Mentors are those types of people who offer encouragement and who are good listeners. Often they are someone older, patient and wise, who understood us when we were young and searching, and who helped us see the world in a different light and gave us sound advice. Maybe that person was a grandparent, teacher, or colleague who helped mentor us. Bob Biehl in his book Mentoring writes: Mentoring is a lifelong relationship, in which a mentor helps a protégé reach his or her God-given potential.
As shared earlier we have a number of biblical examples of mentoring, but the word for mentor comes actually from the Greek culture. In Homer’s Odyssey, Odysseus left his son, Telemachus under the watch care of a trusted guardian by the name of Mentor. When Odysseus returned from the Trojan War he discovered that his son had matured under the care of Mentor. In Christian theology, we too have a mentor. Jesus Christ is a mentor for everyone who believes in him. Jesus is a mentor who never disappoints us. Jesus himself said:
A student is not above his teacher; but everyone who is fully trained will be like his teacher. Luke 6:40
If we were to study the demographics of our congregation we would recognize that we have several adults born in the years of 1925-1942. They have become known in some circles as the Builder generation. This is the generation who although they didn’t live through the Great Depression heard about it often. This is the generation that saw America move from the farm to the city and then from a blue-collar economy to the information age. While they have seen this mind-boggling change, they can remember when life was simpler, slower, and more sensible. They helped build a great nation, and they can help build the next generation. Our congregation also has people who are part of the Builders, Baby Boomers (born 1943-1960) and Generation X (born 1961-1979) and young people who are becoming known as the millennial generation. Together we can learn from each other. In learning from each other we need to realize at times this may require a new way of thinking.
There was a wonderful movie that came out in 2000 that illustrated the importance of mentoring. This movie was entitled, Finding Forrester,starring Sean Connery. Connery’s character, William Forrester was a reclusive writer who, after winning the Pulitzer Prize for his first novel, locks himself inside his apartment to hide from the world. Forrester lives off the royalties generated by his classic novel and spends his time reading and writing an occasional article. He refused to write another book. From his window, Forrester uses binoculars to watch the world outside. To the kids playing basketball in the playground below, Forrester is known simply as “The Window.”On a dare, a high school student, Jamal, breaks into Forrester’s apartment. Jamal is frightened by Forrester and runs off, leaving his book bag behind. Forrester opens his book bag and discovers Jamal’s writings. Forrester edits several of Jamal’s writing journals and later throws the book bag with the journals out the window as Jamal passes below. Those events initiate a friendship and mentoring relationship. Forrester mentors Jamal, developing him into a writer of such skill that his teachers suspect him of plagiarism. Forrester helps transform Jamal from a person with great potential into a person of accomplishment. Jamal also transforms Forrester. As Forrester helps Jamal progress as a writer, Jamal helps Forrester end his self-imposed exile. Because of Jamal’s encouragement, Forrester has the courage to go outside alone, ride his bike again, and even travel to visit his homeland, Scotland, before he dies of cancer. It is largely due to Jamal’s friendship that Forrester writes a second novel just before his death. The final scene shows Jamal reading a letter from Forrester, who had already died. Forrester writes: “While I may have waited until the winter of my life to see the things I have seen this past year, there is no doubt I would have waited too long, had it not been for you.” Forrester spurred Jamal to become an accomplished writer while Jamal spurred Forrester to live his life fully.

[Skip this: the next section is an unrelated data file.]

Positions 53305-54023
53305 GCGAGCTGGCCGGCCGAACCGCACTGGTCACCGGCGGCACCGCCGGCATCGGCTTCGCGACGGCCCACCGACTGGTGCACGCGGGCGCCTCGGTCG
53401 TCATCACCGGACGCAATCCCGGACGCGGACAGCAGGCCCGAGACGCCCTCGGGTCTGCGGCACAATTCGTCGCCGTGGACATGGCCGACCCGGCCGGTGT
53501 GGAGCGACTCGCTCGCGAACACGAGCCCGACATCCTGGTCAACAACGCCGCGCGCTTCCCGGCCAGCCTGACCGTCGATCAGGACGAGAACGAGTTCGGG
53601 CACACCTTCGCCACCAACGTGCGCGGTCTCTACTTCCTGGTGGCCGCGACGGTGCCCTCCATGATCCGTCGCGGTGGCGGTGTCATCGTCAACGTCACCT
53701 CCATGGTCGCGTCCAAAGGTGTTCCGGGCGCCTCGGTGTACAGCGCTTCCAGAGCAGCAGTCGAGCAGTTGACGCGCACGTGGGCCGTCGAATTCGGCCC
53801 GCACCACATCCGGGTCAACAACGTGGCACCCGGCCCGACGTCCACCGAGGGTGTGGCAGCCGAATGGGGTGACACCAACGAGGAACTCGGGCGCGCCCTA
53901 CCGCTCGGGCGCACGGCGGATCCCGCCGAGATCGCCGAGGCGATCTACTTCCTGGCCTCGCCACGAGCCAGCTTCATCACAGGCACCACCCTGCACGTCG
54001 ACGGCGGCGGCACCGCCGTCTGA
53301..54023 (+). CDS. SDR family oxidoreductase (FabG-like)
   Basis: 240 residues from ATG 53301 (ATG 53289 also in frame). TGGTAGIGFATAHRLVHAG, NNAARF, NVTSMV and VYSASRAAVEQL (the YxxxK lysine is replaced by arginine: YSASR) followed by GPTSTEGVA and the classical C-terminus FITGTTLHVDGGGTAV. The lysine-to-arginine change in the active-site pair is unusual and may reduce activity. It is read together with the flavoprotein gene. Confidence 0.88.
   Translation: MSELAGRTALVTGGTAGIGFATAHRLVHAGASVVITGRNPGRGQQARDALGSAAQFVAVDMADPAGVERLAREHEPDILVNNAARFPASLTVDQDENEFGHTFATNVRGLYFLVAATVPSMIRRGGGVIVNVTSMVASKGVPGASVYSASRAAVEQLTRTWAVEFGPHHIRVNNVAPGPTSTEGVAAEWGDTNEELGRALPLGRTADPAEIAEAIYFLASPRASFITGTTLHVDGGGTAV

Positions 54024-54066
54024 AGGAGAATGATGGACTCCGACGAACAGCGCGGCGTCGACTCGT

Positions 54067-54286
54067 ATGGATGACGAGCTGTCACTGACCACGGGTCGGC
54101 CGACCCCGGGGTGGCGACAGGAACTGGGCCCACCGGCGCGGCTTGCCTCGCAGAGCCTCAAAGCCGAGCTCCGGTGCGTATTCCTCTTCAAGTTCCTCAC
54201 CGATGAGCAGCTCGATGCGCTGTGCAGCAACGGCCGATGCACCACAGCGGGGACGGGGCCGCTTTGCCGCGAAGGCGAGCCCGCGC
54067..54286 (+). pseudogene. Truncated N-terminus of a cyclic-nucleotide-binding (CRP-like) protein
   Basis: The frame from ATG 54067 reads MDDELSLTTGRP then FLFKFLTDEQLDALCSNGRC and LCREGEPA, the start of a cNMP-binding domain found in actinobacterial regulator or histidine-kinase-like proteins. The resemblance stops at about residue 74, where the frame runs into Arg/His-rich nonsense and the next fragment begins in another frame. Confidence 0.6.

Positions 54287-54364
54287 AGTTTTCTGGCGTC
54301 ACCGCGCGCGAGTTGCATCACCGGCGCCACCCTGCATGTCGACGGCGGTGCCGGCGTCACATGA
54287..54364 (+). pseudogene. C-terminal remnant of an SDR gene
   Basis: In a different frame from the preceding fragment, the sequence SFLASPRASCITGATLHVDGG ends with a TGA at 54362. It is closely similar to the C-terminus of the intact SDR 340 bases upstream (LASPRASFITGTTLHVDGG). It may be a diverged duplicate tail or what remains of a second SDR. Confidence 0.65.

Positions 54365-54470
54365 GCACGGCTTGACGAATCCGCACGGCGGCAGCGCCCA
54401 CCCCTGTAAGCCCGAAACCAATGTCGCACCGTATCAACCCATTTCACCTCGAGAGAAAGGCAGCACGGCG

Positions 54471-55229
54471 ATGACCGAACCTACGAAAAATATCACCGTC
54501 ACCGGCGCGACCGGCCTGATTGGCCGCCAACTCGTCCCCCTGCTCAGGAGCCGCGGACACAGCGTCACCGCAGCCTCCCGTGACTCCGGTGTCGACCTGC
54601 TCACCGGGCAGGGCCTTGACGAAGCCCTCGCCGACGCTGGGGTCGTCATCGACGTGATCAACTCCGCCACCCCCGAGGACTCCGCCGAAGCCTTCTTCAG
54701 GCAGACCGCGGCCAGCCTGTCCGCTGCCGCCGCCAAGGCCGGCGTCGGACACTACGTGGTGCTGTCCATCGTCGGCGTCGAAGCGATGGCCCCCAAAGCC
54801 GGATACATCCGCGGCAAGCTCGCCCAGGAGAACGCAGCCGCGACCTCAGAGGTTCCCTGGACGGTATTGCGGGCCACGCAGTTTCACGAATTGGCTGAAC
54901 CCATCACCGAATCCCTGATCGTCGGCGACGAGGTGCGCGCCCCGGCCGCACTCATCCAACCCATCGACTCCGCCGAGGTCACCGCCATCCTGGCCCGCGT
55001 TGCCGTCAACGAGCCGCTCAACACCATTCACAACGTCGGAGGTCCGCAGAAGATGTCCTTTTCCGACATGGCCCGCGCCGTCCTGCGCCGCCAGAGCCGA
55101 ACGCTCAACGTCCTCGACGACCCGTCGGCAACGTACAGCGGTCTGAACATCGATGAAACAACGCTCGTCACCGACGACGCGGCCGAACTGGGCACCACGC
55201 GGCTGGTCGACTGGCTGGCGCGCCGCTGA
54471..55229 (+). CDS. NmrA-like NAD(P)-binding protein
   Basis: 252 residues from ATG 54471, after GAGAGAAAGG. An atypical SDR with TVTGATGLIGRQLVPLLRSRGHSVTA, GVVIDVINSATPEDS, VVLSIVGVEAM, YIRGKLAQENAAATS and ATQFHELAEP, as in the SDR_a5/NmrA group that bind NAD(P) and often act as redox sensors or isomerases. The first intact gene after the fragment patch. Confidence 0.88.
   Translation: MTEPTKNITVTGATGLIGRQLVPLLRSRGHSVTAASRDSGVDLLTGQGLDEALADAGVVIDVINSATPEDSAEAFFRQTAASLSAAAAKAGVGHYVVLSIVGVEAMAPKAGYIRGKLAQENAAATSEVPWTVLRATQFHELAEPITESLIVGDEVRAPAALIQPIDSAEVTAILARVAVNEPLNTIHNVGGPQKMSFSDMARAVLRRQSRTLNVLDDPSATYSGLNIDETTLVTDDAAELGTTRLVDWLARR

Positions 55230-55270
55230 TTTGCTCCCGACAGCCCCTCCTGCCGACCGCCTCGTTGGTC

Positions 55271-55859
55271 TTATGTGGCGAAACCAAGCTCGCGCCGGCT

Mentoring is a reciprocal relationship. We are designed for relationship, and God allows us to grow through the people who help us and through the people whom we help. Together let us round the bases of the Christian life and help mentor the next generation for Christ.
The Rev. Dr. David A. Marcus, Jr.
May 6, 2018